History of the Dentist College Station TX Part 1Published by Cashion Dental on October 2, 2013
[Posted on October 2nd, 2013 by Cashion Dental]
Your dentist in College Station TX is part of a long history of dental advances. Here in part 1 we will take a look at the interesting story of how oral care has evolved through the ages. Many of the most common dental tools were used as early as the Stone Age. Thankfully, technology and continuing education have made going to the dentist a much more pleasant – and painless – experience. Here are some of dentistry’s common tools, and how they came to be vital components of our oral health care needs.
TOOTHBRUSHES AND TOOTHPASTE
The first toothbrushes were small sticks or twigs mashed at one end to create a broader cleaning surface. The Chinese lay claim to the first bristle toothbrush. Europe adopted the bristle brush in the 17th century, and many dentists practicing in colonial America advised their patients to use the brush. The first electric toothbrush was marketed in 1880, though the Swiss developed the first effective electric toothbrush just after World War II. It was introduced in the United States around 1960. A year later, the first cordless model was developed and proved to be popular with both consumers and dentists. Your Dentist in College Station TX has a great selection of toothbrushes.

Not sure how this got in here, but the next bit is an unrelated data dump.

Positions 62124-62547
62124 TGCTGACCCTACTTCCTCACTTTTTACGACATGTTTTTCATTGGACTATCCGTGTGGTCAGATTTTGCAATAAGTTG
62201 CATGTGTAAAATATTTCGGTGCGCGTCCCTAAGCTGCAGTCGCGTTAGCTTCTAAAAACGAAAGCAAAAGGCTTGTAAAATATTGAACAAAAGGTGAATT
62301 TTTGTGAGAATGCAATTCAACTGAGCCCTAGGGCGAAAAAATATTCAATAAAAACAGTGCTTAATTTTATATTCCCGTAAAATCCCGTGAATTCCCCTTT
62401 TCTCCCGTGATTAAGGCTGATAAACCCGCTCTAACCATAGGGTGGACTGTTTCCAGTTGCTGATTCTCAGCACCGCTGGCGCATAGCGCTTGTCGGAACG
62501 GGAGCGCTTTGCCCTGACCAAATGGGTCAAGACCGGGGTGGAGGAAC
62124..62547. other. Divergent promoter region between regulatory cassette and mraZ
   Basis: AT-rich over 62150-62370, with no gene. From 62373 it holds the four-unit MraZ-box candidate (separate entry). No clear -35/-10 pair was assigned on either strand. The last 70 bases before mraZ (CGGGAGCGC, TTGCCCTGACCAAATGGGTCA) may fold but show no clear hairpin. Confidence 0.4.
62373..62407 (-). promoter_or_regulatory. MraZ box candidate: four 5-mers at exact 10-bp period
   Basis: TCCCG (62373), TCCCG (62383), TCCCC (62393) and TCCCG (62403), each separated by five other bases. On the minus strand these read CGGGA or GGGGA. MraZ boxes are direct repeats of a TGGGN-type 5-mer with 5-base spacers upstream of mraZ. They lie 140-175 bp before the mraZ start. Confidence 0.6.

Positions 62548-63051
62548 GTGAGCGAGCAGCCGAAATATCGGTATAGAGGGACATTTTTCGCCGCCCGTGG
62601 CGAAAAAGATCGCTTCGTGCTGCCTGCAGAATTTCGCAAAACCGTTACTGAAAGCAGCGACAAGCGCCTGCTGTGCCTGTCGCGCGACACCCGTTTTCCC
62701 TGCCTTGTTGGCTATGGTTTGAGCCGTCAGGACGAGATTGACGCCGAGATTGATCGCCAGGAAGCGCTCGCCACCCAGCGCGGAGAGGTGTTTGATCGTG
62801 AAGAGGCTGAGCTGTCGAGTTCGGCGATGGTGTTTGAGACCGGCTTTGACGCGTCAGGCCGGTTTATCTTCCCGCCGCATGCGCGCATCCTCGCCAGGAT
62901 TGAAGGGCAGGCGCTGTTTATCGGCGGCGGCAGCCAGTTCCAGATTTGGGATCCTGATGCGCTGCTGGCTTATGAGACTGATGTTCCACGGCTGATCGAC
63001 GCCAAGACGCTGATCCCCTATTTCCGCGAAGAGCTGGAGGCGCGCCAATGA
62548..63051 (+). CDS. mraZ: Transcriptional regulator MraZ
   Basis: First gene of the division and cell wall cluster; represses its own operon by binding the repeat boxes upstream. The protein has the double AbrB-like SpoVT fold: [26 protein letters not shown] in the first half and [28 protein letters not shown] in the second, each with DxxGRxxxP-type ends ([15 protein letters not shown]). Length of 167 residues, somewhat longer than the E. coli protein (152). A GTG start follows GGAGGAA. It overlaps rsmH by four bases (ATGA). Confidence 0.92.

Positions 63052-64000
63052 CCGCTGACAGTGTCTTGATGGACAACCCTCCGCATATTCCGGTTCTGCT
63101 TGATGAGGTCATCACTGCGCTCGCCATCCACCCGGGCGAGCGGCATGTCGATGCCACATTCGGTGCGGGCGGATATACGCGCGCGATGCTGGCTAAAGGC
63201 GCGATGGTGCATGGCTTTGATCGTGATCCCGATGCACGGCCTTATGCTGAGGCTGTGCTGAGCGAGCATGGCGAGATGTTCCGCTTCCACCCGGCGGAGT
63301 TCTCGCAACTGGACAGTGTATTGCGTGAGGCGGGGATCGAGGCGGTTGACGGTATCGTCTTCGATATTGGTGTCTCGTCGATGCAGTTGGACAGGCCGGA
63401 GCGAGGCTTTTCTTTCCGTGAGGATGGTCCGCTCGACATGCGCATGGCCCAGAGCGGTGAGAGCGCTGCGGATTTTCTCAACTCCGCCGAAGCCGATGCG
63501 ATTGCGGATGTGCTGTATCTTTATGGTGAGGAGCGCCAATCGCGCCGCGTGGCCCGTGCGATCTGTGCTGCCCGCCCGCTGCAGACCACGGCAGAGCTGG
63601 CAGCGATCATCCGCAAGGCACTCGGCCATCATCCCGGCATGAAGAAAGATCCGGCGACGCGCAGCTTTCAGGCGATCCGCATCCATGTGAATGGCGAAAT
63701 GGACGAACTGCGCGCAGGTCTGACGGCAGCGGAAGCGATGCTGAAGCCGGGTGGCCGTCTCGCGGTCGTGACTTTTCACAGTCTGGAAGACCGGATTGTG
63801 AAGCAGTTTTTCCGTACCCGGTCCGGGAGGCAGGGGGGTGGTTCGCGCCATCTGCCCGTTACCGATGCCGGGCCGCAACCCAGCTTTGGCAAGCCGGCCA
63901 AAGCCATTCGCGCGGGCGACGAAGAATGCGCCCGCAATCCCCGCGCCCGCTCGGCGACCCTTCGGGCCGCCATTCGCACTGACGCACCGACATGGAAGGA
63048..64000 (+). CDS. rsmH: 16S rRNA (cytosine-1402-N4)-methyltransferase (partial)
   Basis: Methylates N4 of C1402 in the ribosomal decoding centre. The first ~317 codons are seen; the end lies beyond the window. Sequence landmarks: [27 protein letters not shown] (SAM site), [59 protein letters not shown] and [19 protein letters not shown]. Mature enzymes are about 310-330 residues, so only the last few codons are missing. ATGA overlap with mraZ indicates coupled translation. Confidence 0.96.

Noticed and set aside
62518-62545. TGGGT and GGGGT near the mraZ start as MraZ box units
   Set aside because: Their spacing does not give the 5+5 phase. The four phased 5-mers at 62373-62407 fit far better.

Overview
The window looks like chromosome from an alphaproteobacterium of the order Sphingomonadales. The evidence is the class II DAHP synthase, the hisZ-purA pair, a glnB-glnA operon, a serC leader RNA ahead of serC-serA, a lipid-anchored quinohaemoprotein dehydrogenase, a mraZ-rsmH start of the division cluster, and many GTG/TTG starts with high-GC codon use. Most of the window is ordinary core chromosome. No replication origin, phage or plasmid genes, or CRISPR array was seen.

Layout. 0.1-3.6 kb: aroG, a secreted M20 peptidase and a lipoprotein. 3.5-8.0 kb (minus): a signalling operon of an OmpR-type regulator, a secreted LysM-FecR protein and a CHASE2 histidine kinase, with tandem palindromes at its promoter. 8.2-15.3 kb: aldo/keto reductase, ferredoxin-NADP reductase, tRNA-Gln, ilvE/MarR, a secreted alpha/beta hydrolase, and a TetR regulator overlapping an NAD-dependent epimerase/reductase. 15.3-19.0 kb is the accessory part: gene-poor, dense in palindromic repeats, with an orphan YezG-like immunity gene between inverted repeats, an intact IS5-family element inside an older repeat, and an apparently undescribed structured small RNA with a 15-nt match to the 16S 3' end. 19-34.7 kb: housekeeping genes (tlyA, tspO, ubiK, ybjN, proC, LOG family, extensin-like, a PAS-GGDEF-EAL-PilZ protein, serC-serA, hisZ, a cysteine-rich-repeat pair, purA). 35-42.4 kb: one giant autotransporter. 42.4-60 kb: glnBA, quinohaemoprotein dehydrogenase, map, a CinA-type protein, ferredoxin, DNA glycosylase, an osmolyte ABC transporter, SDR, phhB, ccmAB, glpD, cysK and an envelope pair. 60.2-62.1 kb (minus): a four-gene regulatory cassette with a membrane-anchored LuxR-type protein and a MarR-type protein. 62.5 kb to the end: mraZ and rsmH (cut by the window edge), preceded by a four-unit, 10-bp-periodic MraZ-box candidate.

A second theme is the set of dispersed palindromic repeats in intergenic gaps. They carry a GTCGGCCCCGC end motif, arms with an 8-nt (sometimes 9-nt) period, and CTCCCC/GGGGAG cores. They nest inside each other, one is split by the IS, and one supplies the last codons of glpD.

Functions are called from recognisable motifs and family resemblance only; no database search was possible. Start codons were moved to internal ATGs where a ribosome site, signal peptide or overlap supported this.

Toothpaste also saw its earliest form in ancient civilizations. Early toothpaste ingredients included powdered fruit, burnt or ground shells, talc, honey and dried flowers. Less agreeable ingredients included mice, rabbit heads, lizard livers and urine. Despite the decidedly non-minty flavor of early toothpaste, various recipes continued to appear throughout ancient history and well into the Middle Ages. Unfortunately, many of these toothpastes contained corrosive elements that dissolved tooth enamel.
Toothpaste as we know it emerged in the 1800s, with ingredients that included soap and chalk. In 1892, the first collapsible tube was marketed and reigned supreme until 1984, when the pump dispenser was introduced. In 1956, Proctor & Gamble introduced Crest brand toothpaste with fluoride. Ask your dentist in College Station TX for a brand recommendation.
In 1945, Grand Rapids, Michigan introduced fluoride into their public water systems to help fight tooth decay among residents. At the same time, a group of Wisconsin-based dentists succeeded in getting the state’s water system fluoridated. After substantial testing showed that fluoride reduced the incidence of cavities by as much as two-thirds, in 1951 the U.S. Public Health Service urged the entire country to fluoridate public drinking water.
The idea for water fluoridation resulted from an observation made by a dentist from Colorado Springs, Colorado, in the early 1900s. Frederick McKay noticed that locals had brown stains on their teeth. He called the staining “enamel mottling” and attributed it to drinking water with high fluoride content. He reported that the locals had a reduced incidence of tooth decay. In 1940, another dentist revealed that one part fluoride per one million parts water was the ideal ratio for reducing decay while preventing staining. Soon after, fluoride gained acceptance, and today more than 60 percent of Americans have fluoridated water. Along with this, Cashion Dental, as your dentist in College Station TX, recommends washing your mouth with fluoride daily.